BY-WAYS - 11/19/42 - The turret lathe - November 12, 1942

My dear friends, again the column must be short - certainly not because of lack of interest. If I were to start eliminating all interests outside the home, the column would be the last thing I would give up. As you can imagine, things have rather piled up this week. And now it is early Sunday morning. Today the Juniors are to sing "Lord of the Harvest" before the whole church school. If their sweet little voices, blending together, touch a responsive chord in every heart as they do in mine, it will be a great day. Today we have what is called "The Ingathering" - the gathering in of food supplies for the old ladies' home supported by our church. This afternoon the teaching staff and officers of the Junior department will decide just what our aims are. In that way we hope to get acquainted with the parents, and let them know just what our aims are. You can see that it will be a full day.

Would you like to hear about the new job? When I set forth to apply for a job, I had dreams - almost nightmares - of doing deadly dull routine work - maybe like putting nuts on bolts. I was getting my slogans ready - to carry me through the monotony. Like: "This will be boring work, perhaps, But I'll be putting the screws on the Japs". To my glad surprise I landed in a special class - of eleven women - who are being carefully trained as inspectors. The first week has been fascinating. Maybe I won't make the grade. But at least it's a refreshing and gratifying experience to go to school and, at the same time, get paid for it.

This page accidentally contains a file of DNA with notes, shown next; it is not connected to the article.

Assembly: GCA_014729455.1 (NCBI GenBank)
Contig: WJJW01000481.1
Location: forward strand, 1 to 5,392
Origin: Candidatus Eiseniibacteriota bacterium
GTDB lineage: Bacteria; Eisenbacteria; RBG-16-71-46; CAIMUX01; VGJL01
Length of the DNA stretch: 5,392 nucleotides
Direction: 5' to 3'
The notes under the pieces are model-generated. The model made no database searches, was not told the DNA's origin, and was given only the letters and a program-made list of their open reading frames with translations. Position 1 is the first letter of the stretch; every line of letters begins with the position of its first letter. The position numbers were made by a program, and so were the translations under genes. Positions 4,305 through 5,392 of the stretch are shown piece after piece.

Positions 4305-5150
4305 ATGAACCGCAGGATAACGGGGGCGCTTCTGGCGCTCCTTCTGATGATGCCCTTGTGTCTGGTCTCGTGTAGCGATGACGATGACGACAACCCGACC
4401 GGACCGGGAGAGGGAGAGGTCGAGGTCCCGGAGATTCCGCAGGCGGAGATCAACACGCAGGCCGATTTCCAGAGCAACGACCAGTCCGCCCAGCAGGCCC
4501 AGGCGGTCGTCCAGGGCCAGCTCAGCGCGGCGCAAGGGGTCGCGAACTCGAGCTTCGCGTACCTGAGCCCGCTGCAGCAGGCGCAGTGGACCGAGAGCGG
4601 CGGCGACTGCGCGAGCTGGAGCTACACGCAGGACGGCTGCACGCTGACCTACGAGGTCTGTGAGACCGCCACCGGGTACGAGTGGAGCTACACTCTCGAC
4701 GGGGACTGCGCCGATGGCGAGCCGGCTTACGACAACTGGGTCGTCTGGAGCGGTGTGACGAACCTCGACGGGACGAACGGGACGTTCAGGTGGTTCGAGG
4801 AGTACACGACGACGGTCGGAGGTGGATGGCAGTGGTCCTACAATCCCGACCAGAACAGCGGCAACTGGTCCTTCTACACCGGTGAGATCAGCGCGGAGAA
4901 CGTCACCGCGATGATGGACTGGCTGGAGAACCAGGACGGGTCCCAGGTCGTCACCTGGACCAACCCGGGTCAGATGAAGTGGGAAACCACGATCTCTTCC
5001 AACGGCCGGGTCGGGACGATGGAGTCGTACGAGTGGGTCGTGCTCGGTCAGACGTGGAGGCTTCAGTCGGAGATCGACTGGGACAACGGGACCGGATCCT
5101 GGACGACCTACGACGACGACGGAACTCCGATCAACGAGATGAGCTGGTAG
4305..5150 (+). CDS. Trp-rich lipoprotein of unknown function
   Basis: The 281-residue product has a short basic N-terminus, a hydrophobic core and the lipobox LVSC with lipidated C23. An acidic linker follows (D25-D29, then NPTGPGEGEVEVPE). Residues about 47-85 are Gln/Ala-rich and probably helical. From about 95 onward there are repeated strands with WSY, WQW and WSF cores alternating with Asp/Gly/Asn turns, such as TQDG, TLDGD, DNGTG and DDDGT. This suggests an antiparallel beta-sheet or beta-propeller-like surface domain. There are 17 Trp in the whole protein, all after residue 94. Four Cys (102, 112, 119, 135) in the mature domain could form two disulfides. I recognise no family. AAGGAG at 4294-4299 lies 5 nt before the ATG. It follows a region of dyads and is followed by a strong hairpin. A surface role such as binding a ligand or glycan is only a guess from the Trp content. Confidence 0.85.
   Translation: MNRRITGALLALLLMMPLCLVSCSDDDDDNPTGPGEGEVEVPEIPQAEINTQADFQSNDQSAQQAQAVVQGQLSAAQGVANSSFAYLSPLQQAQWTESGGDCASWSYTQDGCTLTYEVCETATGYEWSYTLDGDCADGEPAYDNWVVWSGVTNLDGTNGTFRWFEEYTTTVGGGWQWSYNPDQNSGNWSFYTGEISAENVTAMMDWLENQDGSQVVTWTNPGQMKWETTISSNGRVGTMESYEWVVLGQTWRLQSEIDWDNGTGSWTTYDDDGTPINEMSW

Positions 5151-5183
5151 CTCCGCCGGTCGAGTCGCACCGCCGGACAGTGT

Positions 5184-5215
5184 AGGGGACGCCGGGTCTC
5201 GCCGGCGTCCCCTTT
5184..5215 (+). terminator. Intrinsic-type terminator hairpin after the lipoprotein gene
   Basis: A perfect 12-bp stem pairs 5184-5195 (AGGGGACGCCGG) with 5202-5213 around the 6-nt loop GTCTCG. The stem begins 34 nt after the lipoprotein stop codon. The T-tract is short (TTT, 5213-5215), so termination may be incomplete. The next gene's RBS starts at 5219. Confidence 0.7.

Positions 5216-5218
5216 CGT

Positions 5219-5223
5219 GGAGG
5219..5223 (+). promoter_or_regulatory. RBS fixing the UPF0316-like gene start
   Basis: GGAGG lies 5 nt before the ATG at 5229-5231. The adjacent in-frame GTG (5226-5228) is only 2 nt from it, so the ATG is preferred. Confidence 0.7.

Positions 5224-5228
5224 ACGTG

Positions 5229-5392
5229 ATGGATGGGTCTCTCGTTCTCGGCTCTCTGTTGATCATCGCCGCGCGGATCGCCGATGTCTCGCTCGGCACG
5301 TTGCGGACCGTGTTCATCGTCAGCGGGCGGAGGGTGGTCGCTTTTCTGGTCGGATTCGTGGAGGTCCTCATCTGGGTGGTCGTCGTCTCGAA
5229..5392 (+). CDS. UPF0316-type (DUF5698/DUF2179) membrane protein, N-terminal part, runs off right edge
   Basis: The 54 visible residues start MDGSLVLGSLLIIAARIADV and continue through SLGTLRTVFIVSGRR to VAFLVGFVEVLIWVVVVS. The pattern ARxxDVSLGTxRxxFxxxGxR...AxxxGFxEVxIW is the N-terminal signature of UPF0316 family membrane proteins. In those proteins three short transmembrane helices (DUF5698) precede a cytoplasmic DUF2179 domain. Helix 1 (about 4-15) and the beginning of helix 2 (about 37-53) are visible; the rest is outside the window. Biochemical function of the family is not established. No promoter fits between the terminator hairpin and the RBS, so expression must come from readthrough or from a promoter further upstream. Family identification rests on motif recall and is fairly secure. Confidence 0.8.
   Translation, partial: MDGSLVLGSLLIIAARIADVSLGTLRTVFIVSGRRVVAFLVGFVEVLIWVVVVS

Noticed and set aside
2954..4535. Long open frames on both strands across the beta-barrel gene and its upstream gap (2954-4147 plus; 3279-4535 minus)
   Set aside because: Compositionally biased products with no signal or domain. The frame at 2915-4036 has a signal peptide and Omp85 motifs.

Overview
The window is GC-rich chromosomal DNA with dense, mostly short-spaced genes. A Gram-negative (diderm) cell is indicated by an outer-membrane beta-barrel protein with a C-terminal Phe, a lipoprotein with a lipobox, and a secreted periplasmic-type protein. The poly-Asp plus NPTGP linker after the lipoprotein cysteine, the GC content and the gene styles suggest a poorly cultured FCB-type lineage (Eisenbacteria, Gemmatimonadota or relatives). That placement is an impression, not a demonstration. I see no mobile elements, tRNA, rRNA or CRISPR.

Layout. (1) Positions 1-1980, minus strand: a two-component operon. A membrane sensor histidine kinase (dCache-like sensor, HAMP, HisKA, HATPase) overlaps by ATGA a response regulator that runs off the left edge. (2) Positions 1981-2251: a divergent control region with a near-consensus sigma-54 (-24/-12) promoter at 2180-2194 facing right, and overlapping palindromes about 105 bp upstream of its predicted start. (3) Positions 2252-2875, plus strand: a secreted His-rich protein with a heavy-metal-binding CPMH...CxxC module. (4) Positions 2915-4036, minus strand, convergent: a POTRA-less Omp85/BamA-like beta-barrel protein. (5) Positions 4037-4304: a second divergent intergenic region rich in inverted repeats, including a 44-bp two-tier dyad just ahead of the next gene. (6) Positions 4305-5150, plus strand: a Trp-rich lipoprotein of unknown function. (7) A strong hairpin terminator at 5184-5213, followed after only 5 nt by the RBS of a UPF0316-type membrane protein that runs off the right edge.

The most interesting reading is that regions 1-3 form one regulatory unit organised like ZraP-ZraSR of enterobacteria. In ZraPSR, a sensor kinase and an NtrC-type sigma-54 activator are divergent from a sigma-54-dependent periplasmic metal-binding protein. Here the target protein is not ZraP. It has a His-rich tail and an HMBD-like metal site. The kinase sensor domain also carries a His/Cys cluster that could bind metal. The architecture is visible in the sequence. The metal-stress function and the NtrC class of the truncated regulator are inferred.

Our instructor is a brilliant young college graduate who has had plenty of practical experience. As we listened to him - for five whole days - I was reminded of that line from Oliver Goldsmith's "Deserted Village" - "And still they gazed, and still the wonder grew - That one small head could carry all he knew." Going into that "vestibule school" as they call it, and the factory, has given me a new respect for man's genius - to design anything as intricate and remarkable in its performance as the turret lathe. A lathe, as most of you know, is a machine used in turning, cutting, shaping, polishing wood or metal. So far as I know, Warner and Swasey works only with metal. I do know that they make more turret lathes than all the rest of the world put together. The turret has the same principle as the revolving turret on top of a fortress, or on a battleship. The large turret is hexagonal, each side designed to hold its odd shaped metal piece in place. This huge machine, as heavy as a tractor, has the precision of a telescopic instrument. It is the granddaddy of the war industry or any other industry involving metals, for it makes the tools with which man must work.

Now, I meant to make this a human interest story. For the human side of this great industry is most interesting. But my time is already up. In fact it is now Sunday afternoon. The Juniors were just precious this morning. I am just bursting with pride - over their singing and their fine behavior. In fact, we teachers feel that:

The golden age - the vital age -
the best this side of Heaven
Is the Junior age - sweet, restless age -
the years 9, 10, 11.

Florence B. Taylor -
4501 Lilac Road,
South Euclid, Ohio

Next - 11/26/42 - 1st Woman at W & S

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